Coffee Rhetoric: White Privilege
Showing posts with label White Privilege. Show all posts
Showing posts with label White Privilege. Show all posts

December 03, 2015

The Wiz Live! or Racists Ruin Everything

In case you don’t know, NBC’s The Wiz Live! makes its nationally televised debut tonight at 8:00 pm, much to my (and loads of other people’s) delight. If you’re a fan of the 1978 film version directed by Sidney Lumet and starring Diana Ross, Michael Jackson, Lena Horne, Nipsey Russell, Mabel King and a host of other Black entertainment notables, then this a big deal. Furthermore, if you’re a fan Stephanie Mills’s soul-stirring version of Home from the 1975 Broadway version of The Wiz, and saw the clip of her rehearsing with newcomer Shanice Williams (the new Dorothy), then you’re really stoked for tonight, no doubt.

This is all cause for an exciting night at home, snacks and wine on deck, right? Right? Well, not according to Whiteness… which works to piss on the proverbial parade of any person, place, or thing that poses a threat to its power and/or privilege; and anti-Black sentiment extends to the world of entertainment and theater—whether racists are having a collective hissy-fit over actress Amandla Stenberg being cast as Rue in the first installment of The Hunger Games, lobbing ugly racial hate at singer FKA Twigs for being engaged to Twilight actor Robert Pattinson, or threatening to boycott the new Star Wars movie for its inclusion of a Black Storm Trooper—anti-Blackness isn’t exclusively perpetrated by old-timers from the American South, the GOP, and Donald Trump supporters; liberals, millennials, and Gen Xers alike are just as hateful… despite some of these same offenders liberally vulturizing Black culture and vernacular, but I digress.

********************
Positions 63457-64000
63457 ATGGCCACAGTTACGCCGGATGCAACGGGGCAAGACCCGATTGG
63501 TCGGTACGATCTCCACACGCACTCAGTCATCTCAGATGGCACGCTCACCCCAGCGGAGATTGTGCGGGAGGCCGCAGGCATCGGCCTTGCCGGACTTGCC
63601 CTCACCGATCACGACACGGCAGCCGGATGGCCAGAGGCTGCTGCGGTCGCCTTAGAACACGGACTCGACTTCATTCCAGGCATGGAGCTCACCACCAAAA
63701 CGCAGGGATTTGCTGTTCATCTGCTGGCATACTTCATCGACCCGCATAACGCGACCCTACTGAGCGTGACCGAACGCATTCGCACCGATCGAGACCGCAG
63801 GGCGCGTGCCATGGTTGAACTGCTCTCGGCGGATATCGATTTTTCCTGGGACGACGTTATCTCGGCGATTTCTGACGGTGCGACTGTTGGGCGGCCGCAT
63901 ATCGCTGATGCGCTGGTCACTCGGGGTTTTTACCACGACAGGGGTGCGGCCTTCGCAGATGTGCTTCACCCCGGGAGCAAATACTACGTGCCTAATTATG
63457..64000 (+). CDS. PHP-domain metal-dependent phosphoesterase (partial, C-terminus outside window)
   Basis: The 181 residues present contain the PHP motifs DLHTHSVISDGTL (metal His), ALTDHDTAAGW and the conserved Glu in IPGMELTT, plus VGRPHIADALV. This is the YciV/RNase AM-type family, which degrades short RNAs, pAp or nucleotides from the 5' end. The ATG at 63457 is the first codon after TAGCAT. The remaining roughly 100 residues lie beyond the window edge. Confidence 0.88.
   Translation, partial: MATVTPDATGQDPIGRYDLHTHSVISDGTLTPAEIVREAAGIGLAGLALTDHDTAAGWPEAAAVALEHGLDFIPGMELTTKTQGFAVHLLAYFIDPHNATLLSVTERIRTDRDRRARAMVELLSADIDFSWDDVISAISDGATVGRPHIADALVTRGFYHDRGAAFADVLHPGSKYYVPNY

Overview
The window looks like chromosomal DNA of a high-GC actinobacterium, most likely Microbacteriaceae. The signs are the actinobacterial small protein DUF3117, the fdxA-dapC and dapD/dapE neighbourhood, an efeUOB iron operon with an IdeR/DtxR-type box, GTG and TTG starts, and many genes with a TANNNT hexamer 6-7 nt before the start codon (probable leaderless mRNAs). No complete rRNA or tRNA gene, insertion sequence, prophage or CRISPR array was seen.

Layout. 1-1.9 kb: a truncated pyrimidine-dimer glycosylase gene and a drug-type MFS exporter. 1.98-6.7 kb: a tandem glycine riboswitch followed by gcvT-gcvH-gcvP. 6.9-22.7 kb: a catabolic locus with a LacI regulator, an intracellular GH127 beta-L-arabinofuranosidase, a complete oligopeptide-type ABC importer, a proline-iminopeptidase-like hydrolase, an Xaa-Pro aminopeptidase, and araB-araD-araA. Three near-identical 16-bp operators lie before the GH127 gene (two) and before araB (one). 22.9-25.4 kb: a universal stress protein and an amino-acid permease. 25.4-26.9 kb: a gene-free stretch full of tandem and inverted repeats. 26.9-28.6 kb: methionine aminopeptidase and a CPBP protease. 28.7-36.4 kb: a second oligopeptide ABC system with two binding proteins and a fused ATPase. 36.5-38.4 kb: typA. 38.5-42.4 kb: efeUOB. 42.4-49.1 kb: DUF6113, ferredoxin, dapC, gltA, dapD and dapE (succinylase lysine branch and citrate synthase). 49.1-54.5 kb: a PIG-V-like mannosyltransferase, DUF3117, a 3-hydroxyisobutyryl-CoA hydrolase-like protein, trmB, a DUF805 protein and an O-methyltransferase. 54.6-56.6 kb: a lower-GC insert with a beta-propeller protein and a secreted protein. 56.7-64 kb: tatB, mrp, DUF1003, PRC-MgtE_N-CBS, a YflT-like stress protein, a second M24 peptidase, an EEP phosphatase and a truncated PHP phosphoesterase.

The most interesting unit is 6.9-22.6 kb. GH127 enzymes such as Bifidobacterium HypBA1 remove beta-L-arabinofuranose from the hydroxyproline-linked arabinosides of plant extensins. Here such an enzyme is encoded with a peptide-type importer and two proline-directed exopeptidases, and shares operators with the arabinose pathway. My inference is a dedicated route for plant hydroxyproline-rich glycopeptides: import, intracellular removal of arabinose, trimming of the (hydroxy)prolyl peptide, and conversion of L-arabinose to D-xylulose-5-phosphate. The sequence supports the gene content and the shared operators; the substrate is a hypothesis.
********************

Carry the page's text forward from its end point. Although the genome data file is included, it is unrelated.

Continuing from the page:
A Twitter-search of ‘The Wiz Live’ will expose a host of clueless white folks who’ve never even
heard of the 1975 Broadway production of The Wiz or watched the 1978 film adaptation, but who felt equipped enough to complain about what they perceive to be ‘reverse-racism’ because, Yemaya forbid, if everything isn’t centered on Whiteness. Notwithstanding the fact that the 1939 musical-film fantasy The Wizard of Oz, starring Judy Garland as Dorothy, was an all-white affair.

November 03, 2013

Whitewashed: White Americans Reflect on White Privilege


"...To be white in this culture means to deny the reality of racism; it means to deny the privilege that we have as whites. Most people, who are Whites, don't want to accept that they are privileged, because they are." 
"People don't want to talk about being White because they know that at a deep level, even though some of them may not have talked about it with anybody or every expressed it, they do know that they get a benefit from being White." 
"... To me, it's about privilege. A lot of people get to walk around thinking that we live in a meritocracy, and thinking that their own hard work is the only thing that's responsible for their achievements. I think that it shapes everything." 
"I was taught that you respected Black folk, but not really as human beings, but more like cats, and dogs, and cows; you wouldn't mistreat a cat or a dog in my family, and you wouldn't mistreat a black person. I don't have any trouble admitting that I'm a racist; I think it's absurd to try to fight with that. I grew up in this society I was conditioned by, I think internally in my psyche I have grounded and rooted those attitudes and I see it in me all the time... I mean, I'm always dealing with it. I don't think that make me a bad person ... I just think it means I've been well indoctrinated." 
"... Like Malcolm X said: 'Racism is like a Cadillac; there's a new model every year'. Racism is a dynamic social construction, so it's always changing and it's always mutating. So people that say, 'well there's no racism anymore', they're referring to racism as it existed in 1950 or 1920 or 1910."